Air filters serve a relatively common purpose. As air containing various particles and debris flows through them, they trap and collect the particles to clean the airflow. However, different types of filters accomplish this task in different ways, depending on what type of particles you need to filter out of the airflow. Some pick up wet particles, some target dry particles, and some types can even remove fumes and odors.
Water occurs naturally in the air as vapor and some of it is carried into the compressed air. With high humidity in workrooms and other gases from the compaction process, particles can potentially cause problems with continued exposure.
Oil particles are also widespread in compressed air. However, how much you spend depends on the type of machine used, its make, age and general condition.
All air contains a small amount of dirt and dust, but their location can affect the type of particles that travel through your compressor. For example, if your facility or construction site handles metals or building materials, particles from these items may become entrained in the airflow while you are using the compressor.If left in your airstream, these materials can damage air tools and pose health hazards to your employees.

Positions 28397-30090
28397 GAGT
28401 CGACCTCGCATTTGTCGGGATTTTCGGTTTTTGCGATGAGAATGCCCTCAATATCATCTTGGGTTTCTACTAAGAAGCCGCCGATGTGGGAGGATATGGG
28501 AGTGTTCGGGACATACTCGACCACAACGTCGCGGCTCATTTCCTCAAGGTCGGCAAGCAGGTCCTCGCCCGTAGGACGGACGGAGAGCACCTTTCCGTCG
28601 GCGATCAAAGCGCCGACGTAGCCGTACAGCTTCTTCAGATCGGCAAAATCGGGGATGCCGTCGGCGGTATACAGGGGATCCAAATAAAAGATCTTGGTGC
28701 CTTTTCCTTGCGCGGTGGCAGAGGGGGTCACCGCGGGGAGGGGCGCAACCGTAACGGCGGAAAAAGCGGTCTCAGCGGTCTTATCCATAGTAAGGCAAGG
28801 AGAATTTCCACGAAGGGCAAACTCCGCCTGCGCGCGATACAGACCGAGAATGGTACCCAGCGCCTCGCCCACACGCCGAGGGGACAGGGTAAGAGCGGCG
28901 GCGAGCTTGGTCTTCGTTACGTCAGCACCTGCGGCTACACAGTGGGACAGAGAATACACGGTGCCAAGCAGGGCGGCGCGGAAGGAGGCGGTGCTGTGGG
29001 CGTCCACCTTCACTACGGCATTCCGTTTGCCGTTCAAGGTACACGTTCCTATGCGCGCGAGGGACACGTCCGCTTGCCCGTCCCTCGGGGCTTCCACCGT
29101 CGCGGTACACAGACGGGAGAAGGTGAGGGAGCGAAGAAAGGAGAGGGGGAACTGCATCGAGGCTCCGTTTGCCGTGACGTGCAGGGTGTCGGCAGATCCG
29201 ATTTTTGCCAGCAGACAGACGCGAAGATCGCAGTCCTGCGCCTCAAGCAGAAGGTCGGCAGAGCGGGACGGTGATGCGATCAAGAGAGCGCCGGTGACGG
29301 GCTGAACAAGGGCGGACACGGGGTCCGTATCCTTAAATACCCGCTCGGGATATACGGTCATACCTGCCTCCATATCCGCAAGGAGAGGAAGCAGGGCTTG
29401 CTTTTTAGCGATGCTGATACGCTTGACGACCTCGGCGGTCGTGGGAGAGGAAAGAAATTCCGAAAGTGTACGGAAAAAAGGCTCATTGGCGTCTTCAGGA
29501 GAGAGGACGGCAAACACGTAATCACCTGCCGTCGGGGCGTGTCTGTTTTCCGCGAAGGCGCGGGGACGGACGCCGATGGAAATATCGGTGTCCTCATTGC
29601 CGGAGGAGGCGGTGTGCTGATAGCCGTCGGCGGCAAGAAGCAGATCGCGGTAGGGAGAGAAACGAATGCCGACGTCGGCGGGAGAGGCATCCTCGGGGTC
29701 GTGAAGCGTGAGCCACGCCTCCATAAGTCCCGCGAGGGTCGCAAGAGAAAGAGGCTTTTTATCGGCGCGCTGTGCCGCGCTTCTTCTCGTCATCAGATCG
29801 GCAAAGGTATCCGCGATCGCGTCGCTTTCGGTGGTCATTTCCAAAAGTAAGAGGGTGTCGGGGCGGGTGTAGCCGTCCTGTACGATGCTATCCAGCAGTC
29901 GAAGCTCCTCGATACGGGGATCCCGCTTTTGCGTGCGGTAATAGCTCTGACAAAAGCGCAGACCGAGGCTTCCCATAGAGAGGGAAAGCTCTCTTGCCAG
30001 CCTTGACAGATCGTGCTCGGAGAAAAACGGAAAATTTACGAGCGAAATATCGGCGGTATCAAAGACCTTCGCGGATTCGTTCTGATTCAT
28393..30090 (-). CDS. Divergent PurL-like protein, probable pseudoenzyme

Many of the dirt particles in compressed air can cause microorganisms to grow in the pipes when mixed with residual water and oil. Bacteria and viruses can multiply under these conditions and further contaminate the air coming out of your pneumatic equipment.